The second experience is the immersive room which will be full of very cool attractions that we’ve prepared. The audience will be able to play with interactive sex-toys of different types in combination with one of our special guests, Kokeshi EI. Kokeshi is an audio-erotica doll experience, where you can book a date and really have an amazing time with her. She’s going to be connected to the immersive room so we can also test the toys with her. We are also going to try out some apps and have workshops of how healing and growing is related to sex-toys. In this part we will refer a lot to Covid-19, because we’ve ended up in a second wave, and there’s so much sexual frustration in the air! Break ups dramas, couples who can’t see each other anymore, you can’t even go for hook up dates – and this is all really bad! So we’ve really prepared this room as something to help you survive the lock-down. We have a great workshop for couples, for interactive role play, and we even have a vulva bingo. We really wanted to create something entertaining and fun at the side of the talks. We really hope that the lock down will not be too painful for the audience so we are also closing it with a massive massive give away,  with lots of beautiful toys and interactive experiences to gift to the audience. I hope that there’s going to be something nice to close it all off. 

Kajsa Rosenblad is a Swedish/Dutch journalist based in Copenhagen.
She self-identifies as a “professional opinion machine, French pop music connoisseur and numbers nerd.” Read more of her work by visiting her portfolio here.

Source: https://girlsareawesome.com/is-the-future-of-sex-in-tech/

SexTech Sometimes bigger is better. On October 19, 2021, history was made……BIG

Never has an established tech conference, or any tech conference welcomed a SxTech conference into their programming. Of course, since 2019, CES (consumer technology association) has been cautiously opening the floor to a selection of sxtech companies, embedded into the overall Health and Wellness category, shoved into a far-off corner. But this was different.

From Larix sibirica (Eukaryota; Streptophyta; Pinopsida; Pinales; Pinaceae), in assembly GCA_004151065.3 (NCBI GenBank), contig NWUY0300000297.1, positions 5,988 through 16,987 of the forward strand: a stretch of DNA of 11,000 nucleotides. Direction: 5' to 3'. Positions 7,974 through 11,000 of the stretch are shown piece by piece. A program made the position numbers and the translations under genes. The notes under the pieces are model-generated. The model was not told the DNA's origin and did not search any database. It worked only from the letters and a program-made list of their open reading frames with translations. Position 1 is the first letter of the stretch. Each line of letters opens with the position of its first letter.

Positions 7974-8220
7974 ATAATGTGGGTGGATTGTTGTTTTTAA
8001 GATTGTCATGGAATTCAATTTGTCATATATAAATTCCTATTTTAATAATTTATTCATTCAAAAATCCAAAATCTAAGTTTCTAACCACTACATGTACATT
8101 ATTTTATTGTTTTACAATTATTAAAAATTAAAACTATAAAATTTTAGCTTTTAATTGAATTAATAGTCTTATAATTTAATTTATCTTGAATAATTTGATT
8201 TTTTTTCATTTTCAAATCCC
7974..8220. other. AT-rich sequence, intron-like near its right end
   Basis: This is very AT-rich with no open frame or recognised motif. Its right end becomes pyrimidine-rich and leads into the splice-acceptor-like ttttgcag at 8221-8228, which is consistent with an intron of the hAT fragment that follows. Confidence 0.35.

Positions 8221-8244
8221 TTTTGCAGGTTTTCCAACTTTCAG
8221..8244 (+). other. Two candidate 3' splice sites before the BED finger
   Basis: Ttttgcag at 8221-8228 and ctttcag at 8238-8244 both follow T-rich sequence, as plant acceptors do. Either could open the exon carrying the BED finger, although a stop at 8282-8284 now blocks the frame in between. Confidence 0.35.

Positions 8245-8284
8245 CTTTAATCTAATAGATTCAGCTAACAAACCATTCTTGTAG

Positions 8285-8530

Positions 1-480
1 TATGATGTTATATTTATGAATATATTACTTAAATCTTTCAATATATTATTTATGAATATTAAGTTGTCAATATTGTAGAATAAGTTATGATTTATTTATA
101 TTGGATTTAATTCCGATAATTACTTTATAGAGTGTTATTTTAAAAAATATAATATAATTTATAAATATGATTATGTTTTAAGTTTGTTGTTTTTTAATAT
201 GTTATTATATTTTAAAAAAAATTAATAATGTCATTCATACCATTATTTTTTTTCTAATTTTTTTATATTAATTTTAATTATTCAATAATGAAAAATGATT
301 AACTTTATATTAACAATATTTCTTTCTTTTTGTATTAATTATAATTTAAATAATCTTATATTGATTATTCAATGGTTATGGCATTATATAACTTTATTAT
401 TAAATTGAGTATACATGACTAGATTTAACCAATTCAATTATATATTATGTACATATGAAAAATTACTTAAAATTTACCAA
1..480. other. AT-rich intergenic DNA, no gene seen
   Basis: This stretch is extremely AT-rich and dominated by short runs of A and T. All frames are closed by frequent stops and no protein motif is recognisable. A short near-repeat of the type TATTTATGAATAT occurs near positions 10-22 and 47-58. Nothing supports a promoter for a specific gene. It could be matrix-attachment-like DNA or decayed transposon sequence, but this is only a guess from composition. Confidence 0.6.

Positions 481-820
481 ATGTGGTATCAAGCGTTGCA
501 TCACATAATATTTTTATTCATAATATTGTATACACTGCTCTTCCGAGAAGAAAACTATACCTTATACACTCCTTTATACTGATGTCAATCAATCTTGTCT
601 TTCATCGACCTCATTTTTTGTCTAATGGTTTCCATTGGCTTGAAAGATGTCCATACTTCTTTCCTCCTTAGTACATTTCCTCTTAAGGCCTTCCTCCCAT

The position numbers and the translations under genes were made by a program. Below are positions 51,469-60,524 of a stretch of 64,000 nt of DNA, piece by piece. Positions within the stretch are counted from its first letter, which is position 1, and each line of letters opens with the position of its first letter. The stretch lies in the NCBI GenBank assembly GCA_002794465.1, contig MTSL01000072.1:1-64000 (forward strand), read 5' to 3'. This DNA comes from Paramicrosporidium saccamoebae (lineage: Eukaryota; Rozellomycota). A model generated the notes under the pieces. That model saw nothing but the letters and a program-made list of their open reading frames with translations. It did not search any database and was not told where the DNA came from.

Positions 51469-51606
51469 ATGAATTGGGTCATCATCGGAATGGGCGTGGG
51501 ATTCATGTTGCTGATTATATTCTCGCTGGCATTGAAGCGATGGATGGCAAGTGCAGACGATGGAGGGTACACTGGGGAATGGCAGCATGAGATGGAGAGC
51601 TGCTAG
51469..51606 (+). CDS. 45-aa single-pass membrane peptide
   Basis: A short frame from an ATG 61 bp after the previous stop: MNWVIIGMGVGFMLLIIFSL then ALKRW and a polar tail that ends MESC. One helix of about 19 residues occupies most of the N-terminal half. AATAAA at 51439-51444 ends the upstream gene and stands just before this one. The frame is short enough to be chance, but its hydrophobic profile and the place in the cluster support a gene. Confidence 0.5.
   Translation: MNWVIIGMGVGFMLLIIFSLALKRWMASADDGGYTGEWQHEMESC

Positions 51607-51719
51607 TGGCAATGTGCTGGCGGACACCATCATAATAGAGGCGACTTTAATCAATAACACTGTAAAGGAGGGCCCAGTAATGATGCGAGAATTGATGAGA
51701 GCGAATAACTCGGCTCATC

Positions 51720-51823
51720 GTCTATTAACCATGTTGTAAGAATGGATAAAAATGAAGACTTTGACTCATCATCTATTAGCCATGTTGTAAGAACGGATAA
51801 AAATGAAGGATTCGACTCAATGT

SxTech.eu was returning for its 3rd annual conference in 2021 with an exciting debut at the forward-thinking, 14th edition of the global tech conference, Wolves Summit, in Wroclaw, Poland, where SxTech.eu puts Sexual Wellness and Education front and center. This was not simply a couple of tables set out for a handful of sex tech companies. This was a full-day agenda with twenty speakers, case studies, panel discussions, lively Q&As, a beautifully delivered keynote, and a SexTech startup pitch competition where the two finalists were fast-tracked to the Wolves Summit Grand Pitch Competition

What does this say about the SexTech, Sexual Wellness, and Education industry? It’s not as taboo as once thought. We are in the normalization process and smack in the middle of a sexual revolution. The day was fully vibing and the Wolves Summit attendees were very curious, always popping their heads in to see our stage. Sometimes having the guts to come in and sit down.

During networking sessions, my eyes were opened wide when I spoke about SexTech. People love it; they are simply looking for permission to express it.  Ironically, the SxTech talks, panels, and Q&A were more about business, economics, marketing, and entrepreneurial journeys, just like all other conferences. The key difference? Not only are the products and the people behind the business far more exciting (literally) but we are talking about companies with global impact (literally). 

The Lay of the Day

The sun was shining, and the weather was crisp. There was anticipation in the air. Old friends reuniting and new friendships flourishing. We were a mere ten percent of the attendees, but there was a beautiful and salient distinction. To start, I had the honor of joining the CEO and Founder of SxTech.eu Ola Miedzynska on stage to open the conference.

We took the opportunity to discuss two extremely important topics. The first is that investors would be well advised to start taking sex tech companies seriously, as investable opportunities (37 Billion by 2023!)  and get rid of the “vice” clause most have set in place by, well, old white men who fear female bodies. Second, given the context in Poland, Ola was determined to ensure the LGBTQ2+ community that they are heard, they are visible and welcomed in the SexTech community. 

Sextech | Kiss And Tell